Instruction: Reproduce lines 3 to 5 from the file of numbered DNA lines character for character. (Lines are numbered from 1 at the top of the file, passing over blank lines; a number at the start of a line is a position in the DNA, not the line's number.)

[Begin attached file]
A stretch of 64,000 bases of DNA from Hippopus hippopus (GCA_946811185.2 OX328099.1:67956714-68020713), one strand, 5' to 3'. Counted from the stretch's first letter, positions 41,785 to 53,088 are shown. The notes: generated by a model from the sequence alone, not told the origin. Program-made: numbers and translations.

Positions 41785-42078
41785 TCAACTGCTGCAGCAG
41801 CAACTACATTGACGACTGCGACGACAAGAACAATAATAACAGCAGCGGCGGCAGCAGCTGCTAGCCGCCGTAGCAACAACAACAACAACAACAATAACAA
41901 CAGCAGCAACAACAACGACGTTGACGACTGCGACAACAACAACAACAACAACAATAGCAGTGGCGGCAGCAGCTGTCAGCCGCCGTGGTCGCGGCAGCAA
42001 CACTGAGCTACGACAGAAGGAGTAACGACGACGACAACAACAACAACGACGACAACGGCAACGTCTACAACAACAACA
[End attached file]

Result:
41785 TCAACTGCTGCAGCAG
41801 CAACTACATTGACGACTGCGACGACAAGAACAATAATAACAGCAGCGGCGGCAGCAGCTGCTAGCCGCCGTAGCAACAACAACAACAACAACAATAACAA
41901 CAGCAGCAACAACAACGACGTTGACGACTGCGACAACAACAACAACAACAACAATAGCAGTGGCGGCAGCAGCTGTCAGCCGCCGTGGTCGCGGCAGCAA